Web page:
Last week, I sailed on the maiden voyage of Uniworld River Cruises’ new Nile River ship, the 84-passenger all-suite River Tosca.
The ship marks a new strategy for Uniworld, which until now has only chartered ships in Egypt. But the Tosca is an attempt by Uniworld to have more control of its Nile product and to bring the European river cruise experience Uniworld has finessed over the years to the Nile River.
Not totally surprisingly, the company’s first such attempt has been a challenging one, to say the least.
Uniworld may have building ships in Europe down pat. But Egypt is not Europe, not by a long shot. What Uniworld found was that getting the quality of workmanship and service available in Europe is not something to be taken for granted in Egypt.
The ship’s launch was delayed until last week (the four previous sailings were done on another ship as the Tosca continued to be readied), and it is still a work in progress.
For instance, the lobby and lounge areas exude a certain Arabesque sophistication. The marble lobby floors with Egyptian detailing lead to a wooded lounge area with a pleasant, colonial feel.
But head towards the cabins on the upper levels of the ship, and the wood floors on the stairs, in the hallways and rooms are scratched and chipped. Other little details around the ship — a bit of misplaced paint here, loose floor tiles there — look as though they were rushed or finished improperly.
But according to Jan Wlodarczyk, resident manager of the River Tosca who was transferred from Uniworld’s European operations team to make sure the Tosca meets Uniworld standards, anything that needs to be replaced or touched up, will be finished within the next couple weeks.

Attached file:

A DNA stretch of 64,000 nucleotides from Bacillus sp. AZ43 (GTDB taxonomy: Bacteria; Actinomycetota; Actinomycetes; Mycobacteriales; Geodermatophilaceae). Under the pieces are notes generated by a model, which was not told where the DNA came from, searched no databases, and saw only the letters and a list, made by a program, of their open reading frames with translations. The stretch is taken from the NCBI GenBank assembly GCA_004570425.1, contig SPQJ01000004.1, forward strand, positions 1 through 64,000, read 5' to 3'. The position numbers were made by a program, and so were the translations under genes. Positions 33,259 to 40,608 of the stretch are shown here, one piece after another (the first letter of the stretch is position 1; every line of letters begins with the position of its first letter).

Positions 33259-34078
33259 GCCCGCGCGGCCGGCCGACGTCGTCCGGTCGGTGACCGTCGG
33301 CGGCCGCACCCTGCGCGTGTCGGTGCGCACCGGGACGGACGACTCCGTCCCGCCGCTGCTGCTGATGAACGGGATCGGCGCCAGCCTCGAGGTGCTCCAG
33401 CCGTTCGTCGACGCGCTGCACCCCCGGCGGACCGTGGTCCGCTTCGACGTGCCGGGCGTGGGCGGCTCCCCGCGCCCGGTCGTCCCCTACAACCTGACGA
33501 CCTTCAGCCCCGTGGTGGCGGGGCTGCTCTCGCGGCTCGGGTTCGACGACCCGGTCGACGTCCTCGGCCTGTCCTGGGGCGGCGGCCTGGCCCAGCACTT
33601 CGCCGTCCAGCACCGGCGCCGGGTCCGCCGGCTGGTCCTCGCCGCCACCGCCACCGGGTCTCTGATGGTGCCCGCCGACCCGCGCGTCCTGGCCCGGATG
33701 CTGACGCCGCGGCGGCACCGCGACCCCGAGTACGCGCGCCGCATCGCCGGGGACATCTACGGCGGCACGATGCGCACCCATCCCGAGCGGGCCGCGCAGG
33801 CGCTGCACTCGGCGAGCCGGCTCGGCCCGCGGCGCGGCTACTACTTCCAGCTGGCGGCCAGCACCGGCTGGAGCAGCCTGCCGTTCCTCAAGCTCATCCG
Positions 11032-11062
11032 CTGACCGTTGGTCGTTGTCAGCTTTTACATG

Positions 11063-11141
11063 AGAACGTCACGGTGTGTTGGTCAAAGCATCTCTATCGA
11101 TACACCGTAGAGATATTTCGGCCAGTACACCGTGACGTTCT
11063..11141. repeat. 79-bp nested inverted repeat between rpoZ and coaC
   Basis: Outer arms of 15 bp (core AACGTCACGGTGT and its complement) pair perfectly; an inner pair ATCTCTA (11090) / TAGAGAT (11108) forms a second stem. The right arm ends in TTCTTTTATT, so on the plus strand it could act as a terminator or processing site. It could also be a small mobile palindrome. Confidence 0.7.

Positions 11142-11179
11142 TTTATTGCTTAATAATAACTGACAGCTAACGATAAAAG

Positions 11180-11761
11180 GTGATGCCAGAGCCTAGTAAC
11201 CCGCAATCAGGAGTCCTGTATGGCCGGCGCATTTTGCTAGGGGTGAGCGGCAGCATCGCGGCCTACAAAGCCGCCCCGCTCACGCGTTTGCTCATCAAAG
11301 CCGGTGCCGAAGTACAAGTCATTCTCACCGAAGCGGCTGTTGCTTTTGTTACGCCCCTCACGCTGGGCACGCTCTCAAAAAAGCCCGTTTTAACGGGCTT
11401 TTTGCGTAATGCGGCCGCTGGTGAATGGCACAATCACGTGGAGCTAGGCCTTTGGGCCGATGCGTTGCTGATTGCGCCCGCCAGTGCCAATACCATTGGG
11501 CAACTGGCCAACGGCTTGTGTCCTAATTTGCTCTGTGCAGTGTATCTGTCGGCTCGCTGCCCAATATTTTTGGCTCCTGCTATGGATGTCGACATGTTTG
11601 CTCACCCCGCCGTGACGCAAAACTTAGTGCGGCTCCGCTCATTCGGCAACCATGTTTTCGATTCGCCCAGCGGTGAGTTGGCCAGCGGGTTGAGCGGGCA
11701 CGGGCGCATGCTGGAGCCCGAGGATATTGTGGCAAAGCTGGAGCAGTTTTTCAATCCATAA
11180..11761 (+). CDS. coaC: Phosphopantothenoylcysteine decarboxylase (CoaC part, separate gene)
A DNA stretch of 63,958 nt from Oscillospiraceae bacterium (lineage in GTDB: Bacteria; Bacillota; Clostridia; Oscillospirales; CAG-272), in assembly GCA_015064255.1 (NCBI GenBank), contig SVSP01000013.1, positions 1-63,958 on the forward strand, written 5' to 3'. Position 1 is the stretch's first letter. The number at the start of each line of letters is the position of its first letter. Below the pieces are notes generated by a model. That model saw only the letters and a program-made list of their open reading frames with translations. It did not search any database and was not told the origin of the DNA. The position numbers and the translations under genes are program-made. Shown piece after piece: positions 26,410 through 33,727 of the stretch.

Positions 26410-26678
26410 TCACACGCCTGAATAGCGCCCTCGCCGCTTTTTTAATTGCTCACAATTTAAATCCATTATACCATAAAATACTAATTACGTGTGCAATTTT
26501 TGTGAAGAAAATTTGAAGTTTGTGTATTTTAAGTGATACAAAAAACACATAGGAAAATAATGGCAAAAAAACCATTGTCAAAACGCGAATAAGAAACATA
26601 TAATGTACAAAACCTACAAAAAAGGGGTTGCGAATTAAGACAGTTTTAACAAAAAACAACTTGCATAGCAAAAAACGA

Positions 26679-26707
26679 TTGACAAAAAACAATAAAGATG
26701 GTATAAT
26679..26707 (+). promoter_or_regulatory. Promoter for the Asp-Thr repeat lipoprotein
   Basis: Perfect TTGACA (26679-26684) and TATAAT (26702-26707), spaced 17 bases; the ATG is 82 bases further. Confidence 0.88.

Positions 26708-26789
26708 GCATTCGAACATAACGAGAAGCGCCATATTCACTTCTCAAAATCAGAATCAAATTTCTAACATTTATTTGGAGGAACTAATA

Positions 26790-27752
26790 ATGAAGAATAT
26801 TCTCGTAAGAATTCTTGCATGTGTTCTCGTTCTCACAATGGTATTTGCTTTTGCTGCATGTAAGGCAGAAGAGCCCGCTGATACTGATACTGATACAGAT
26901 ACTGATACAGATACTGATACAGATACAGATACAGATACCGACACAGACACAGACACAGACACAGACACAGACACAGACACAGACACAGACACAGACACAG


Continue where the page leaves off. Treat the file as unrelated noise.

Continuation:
He said that there are several European workers on board, in addition to the Egyptian staff, working overtime to iron out any last-minute kinks.
Despite a late start and some initial setbacks, the passengers on board are raving about their roomy cabins, designed in Uniworld’s trademark boutique hotel design style with chic, all-white armchairs, decadent fluffy beds and marble bathrooms. And the sun deck, complete with a pool and shaded cabanas from which to watch the Nile river gliding by is downright bliss.
Additionally, the three daily meals served in the dining room have been consistently pleasing, a combination of European and Egyptian recipes and spices.
Maybe Uniworld is learning the hard way the difference between Europe and Egypt, but the passengers are learning the slightly easier way.